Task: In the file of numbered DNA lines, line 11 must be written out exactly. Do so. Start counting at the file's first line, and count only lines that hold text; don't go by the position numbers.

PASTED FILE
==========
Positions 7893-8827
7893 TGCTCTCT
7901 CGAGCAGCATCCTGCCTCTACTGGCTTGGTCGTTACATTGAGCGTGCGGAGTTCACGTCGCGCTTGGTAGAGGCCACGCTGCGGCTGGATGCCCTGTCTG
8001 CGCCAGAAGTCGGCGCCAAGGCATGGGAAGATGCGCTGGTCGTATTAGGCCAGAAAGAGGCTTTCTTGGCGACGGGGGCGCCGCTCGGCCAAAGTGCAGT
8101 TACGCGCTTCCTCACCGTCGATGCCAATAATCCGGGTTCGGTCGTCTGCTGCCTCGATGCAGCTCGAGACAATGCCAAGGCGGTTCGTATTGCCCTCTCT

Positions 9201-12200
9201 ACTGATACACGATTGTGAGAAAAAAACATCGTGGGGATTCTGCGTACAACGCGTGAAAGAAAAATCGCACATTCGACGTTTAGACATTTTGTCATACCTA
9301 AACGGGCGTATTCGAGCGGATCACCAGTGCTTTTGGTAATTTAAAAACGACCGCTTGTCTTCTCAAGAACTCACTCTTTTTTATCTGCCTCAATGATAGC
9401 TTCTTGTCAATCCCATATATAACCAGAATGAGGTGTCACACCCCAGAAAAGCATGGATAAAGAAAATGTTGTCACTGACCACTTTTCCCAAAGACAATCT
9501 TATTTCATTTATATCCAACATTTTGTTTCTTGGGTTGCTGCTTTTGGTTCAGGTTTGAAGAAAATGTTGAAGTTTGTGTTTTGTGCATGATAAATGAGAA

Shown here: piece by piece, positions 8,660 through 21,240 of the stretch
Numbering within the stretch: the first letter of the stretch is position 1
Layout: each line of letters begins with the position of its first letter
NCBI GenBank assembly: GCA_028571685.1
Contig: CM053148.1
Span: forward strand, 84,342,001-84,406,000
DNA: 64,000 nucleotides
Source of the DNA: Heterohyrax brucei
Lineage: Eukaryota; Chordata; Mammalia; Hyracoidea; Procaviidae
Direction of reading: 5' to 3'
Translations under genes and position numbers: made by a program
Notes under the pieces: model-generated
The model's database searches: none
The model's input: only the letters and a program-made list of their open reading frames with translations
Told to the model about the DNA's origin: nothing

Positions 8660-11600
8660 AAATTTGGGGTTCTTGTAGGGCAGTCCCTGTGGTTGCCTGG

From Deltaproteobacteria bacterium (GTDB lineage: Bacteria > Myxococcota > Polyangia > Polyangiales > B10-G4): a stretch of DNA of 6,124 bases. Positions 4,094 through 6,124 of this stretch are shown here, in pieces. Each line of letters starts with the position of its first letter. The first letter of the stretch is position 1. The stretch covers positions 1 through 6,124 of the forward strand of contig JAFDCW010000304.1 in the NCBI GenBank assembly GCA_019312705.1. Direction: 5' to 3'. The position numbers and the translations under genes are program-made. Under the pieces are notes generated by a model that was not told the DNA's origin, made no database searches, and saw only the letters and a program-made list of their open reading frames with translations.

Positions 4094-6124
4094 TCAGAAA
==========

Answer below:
Shown here: piece by piece, positions 8,660 through 21,240 of the stretch